We hear much of the amazing power of the antient orators, and are apt to wonder at the асcounts we receive of the additional force which F5


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they gave in speaking to those pieces of theirs which are left us : Something like this enthusiasm we are describing, gave them the energy they are fo highly celebrated for; and if we wou'd form a true idea of the effects it had on their auditors, the best method we can take, is to be attentive to a good tragedy, in which a considerable part falls to the share of Mr. Quin.


As all Players have occasion for the great Quality

of Sensibility ; those in a particular manner who propose to themselves to succeed in drawing Tears

from us, have more Necessity than any others, for that peculiar kind of it, which we sometimes express by the Word Tenderness, iho strongly by the appropriated' Term Feeling.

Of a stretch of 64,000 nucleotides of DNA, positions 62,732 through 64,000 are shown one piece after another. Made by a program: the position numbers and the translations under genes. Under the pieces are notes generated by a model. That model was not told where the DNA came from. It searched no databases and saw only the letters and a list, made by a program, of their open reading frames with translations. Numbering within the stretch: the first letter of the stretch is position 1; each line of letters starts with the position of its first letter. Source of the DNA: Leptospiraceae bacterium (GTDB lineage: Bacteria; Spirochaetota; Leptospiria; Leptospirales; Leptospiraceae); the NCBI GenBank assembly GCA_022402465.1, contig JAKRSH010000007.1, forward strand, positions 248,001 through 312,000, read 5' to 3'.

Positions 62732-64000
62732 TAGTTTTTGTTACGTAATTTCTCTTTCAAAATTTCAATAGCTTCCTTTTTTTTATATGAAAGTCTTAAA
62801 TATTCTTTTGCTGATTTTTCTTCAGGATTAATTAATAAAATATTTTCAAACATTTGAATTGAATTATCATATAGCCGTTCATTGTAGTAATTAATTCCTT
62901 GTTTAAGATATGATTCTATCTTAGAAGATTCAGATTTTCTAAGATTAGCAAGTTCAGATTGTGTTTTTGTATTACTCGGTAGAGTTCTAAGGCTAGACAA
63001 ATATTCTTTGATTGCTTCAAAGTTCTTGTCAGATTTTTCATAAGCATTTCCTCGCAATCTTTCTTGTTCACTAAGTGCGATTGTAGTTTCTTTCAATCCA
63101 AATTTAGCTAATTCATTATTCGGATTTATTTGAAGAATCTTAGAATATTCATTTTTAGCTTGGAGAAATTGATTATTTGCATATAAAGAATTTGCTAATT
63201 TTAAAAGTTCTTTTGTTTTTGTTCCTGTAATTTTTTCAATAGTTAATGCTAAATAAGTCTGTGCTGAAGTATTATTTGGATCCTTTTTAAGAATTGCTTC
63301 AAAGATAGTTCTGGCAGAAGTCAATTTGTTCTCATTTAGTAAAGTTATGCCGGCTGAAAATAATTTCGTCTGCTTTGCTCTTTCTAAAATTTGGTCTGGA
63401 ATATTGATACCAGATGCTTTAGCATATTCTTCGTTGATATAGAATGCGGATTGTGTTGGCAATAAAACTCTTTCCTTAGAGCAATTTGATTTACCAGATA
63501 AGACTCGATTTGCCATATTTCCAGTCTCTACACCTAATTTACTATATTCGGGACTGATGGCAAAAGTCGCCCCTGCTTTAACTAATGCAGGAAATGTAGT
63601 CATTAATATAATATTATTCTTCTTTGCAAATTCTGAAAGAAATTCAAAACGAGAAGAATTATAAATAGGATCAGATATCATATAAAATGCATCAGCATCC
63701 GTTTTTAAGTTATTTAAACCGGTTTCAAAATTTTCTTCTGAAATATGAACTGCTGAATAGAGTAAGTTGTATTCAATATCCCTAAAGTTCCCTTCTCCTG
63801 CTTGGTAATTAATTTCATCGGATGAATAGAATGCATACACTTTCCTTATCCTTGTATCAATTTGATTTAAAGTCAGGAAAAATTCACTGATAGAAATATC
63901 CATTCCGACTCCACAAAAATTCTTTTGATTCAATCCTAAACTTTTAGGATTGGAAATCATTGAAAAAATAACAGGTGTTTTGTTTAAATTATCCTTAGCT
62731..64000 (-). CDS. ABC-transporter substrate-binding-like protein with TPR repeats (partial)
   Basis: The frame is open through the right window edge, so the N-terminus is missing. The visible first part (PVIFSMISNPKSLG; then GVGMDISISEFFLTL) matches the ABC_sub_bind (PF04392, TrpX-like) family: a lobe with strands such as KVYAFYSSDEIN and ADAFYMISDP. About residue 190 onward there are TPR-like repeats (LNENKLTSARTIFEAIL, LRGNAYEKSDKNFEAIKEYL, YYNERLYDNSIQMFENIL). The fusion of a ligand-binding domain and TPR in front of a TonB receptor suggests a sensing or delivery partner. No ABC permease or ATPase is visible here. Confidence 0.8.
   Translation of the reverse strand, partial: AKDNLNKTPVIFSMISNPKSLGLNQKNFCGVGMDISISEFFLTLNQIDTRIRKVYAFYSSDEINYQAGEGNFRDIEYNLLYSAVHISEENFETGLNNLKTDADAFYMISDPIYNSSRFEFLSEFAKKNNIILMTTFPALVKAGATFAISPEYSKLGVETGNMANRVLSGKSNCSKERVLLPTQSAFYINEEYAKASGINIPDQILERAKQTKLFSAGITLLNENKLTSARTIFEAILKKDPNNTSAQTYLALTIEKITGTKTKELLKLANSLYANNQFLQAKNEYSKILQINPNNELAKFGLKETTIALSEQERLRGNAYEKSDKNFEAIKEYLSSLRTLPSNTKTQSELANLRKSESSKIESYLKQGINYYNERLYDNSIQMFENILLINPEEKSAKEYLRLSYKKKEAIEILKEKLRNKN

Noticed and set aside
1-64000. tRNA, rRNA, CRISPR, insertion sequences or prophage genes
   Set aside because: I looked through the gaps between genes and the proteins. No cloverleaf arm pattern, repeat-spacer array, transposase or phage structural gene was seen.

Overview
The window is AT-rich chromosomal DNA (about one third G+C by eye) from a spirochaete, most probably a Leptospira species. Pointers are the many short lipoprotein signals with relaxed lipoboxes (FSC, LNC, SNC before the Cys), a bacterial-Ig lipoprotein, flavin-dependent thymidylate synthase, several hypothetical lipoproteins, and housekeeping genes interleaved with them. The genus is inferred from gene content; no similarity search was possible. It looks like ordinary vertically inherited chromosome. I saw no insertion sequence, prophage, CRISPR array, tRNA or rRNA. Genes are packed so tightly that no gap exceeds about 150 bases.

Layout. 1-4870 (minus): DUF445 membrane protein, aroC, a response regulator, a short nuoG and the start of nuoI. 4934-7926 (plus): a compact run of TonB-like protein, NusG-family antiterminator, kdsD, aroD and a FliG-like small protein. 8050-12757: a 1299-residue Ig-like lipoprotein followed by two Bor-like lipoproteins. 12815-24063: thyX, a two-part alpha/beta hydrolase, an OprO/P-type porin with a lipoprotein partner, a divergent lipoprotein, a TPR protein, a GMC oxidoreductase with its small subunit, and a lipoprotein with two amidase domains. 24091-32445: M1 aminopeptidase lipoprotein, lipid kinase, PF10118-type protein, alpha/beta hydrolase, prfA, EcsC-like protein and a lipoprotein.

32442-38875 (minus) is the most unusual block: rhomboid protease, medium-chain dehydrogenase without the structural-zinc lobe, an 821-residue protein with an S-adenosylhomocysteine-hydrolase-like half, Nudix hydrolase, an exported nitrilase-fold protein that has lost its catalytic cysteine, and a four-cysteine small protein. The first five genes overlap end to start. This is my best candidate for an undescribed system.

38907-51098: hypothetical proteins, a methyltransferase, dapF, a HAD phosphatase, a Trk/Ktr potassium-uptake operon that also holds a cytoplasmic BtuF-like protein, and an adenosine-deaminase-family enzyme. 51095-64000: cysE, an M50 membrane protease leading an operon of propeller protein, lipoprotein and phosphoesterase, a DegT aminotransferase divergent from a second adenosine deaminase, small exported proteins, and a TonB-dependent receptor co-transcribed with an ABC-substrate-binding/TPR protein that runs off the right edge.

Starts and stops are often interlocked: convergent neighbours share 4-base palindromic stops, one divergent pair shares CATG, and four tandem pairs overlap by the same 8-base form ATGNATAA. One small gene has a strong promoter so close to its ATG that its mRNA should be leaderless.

tho' more

T is a maxim as old as the days of Horace;

if you wou'd have me shed tears, you must werp your fulf first. That excellent author address’u this doctrine to crators; but it is still more applicable to actors.

Would the tragedian strongly impress the illusion of his performance upon us, he must first impress it as strongly upon himself;. he must fecl every thing strongly, that he would have his audience feel : In order to his utmost success, it is necessary that he imagine himself to be, nay that he for the time really is the person he reprefents, and that a happy frenzy perswades hiin that he is himself in his own person betray'd, persecuted, and exposed to all the unmerited injuries, for which we are to pity him. Nay it is necessary that this voluntary error pass from his



imagination to his heart, and on many occasions that a pretended distress produce from him real tears: In this case we no longer perceive in hiin the cold player, who by his studied tones and forc'd gestures, is labouring to intereft our hearts in imaginary adventures ; he is to us the person he represents, and if some unsurmountable accident does not oppose the effect he ought to produce, he is sure to work all the wonders that can be perform'd by his profession. The players of this masterly kind are the only absolute fovereigns of the world: They command in an irresistible manner the heart, the very soul itfell. They are the only enchanters who know how to give feeling to the most lifeless, and naturally insensible beings.